Many enterprises have the resources and scale to build tomorrow’s workforce today, and can help bridge the skills gap between graduates and the workforce through initiatives such as mentorship programmes. For those that don’t have the necessary budgets or in-house training available, consider outsourcing training and skills development to external experts as and when needed for a more time- and cost-effective approach.

Take the channel as an example. It is in every vendor’s and distributor’s best interest to take advantage of the skill sets and training programmes offered by its resellers, cloud service providers and other partners. If technological skills are absent, then growth will be limited or stagnate.

In Veeam’s experience, channel partners whose solutions engineers or architects are certified or accredited sign up to three times more new business than those who aren’t. Investing in talent development, training and retention does more than ensure employees have the latest skills, their expertise helps make companies more efficient and competitive. Faster deployments, and improved support results in higher levels of customer satisfaction, loyalty and spend.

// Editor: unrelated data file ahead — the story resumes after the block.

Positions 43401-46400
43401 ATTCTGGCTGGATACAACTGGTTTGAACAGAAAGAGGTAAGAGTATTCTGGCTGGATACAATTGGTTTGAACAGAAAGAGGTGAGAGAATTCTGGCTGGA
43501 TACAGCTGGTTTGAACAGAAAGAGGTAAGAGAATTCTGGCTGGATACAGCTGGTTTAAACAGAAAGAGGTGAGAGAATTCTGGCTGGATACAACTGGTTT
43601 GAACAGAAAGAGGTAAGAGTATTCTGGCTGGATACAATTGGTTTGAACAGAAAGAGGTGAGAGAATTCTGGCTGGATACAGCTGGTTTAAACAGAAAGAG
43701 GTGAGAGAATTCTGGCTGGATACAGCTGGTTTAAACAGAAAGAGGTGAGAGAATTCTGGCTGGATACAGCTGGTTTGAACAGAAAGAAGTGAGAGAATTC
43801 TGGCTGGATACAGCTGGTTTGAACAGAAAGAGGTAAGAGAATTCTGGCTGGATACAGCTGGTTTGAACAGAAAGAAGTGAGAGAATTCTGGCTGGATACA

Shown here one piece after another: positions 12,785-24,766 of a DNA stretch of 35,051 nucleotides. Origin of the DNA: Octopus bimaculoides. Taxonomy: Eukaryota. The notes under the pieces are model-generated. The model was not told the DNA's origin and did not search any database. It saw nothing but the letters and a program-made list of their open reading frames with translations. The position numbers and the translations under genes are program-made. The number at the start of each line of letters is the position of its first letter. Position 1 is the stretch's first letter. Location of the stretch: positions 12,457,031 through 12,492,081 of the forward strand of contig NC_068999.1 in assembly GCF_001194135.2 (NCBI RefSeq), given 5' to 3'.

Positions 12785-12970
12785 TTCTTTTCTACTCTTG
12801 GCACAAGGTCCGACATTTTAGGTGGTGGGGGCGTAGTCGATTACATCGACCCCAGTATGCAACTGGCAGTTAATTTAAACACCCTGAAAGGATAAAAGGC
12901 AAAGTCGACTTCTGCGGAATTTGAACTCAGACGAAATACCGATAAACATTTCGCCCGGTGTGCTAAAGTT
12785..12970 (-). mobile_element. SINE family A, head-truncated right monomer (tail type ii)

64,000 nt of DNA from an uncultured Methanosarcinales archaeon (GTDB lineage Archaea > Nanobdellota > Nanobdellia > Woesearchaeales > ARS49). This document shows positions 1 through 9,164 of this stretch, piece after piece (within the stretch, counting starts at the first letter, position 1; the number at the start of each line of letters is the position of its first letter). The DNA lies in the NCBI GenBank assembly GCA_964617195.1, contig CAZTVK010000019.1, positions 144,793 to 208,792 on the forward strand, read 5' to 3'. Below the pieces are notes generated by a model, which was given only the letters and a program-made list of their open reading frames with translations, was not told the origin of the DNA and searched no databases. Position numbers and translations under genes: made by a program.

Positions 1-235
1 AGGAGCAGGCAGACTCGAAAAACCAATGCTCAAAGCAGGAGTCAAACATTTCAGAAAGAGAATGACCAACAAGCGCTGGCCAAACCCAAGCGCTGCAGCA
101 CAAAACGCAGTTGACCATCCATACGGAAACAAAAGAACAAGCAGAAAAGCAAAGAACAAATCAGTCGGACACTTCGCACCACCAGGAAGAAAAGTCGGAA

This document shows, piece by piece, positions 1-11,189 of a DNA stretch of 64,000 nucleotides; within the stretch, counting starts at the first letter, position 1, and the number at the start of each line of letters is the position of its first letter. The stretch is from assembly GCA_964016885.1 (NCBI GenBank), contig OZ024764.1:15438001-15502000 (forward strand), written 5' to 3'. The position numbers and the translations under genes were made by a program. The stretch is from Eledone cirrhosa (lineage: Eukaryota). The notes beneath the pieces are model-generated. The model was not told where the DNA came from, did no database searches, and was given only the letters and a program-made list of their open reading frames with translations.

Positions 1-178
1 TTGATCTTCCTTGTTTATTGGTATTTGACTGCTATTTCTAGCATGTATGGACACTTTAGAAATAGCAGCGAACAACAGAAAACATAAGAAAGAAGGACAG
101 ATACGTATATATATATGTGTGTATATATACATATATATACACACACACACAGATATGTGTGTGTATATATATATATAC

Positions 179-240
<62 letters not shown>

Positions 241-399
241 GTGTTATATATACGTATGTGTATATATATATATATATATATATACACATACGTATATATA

Bear in mind that the Return on Investment (ROI) of some training programmes may be felt in the mid- rather than short-term. However, the mid- to long-term success of a business depends on anticipating and planning for the future shape of the workforce. Ultimately, in ICT terms the goal is to achieve business resilience via having the appropriate skillsets across all data ecosystems, including cloud, physical, virtual, SaaS and Kubernetes, to meet the productivity and data protection strategy needs of the organisation. And to meet future such needs too.

When it comes to who should be in charge of upskilling, reskilling, and training IT talent within an organisation, we support a collaborative approach, where the CIO and Human Resources department work together to ensure that the company has the right talent for immediate needs and to map out the talent needed for the future. Alignment to the objectives of the organisation means they should continuously identify and provide employees with the skills and training they need to stay relevant in their respective markets.

The ICT skills shortage is something no single organisation can take responsibility for. The entire ICT sector must work together and identify ways to address this. If skills development is not prioritised, then the risk that the gap will worsen increases exponentially. Perhaps the spotlight must turn to how effective existing upskilling and reskilling initiatives have been and what can be learnt from previous experience to inform future planning and initiatives. This matters not just locally, but also when considering how quickly technology is evolving with digital transformation becoming even more of a priority globally. We must take the opportunity to harness skills development in broad terms for local as well as global advantage.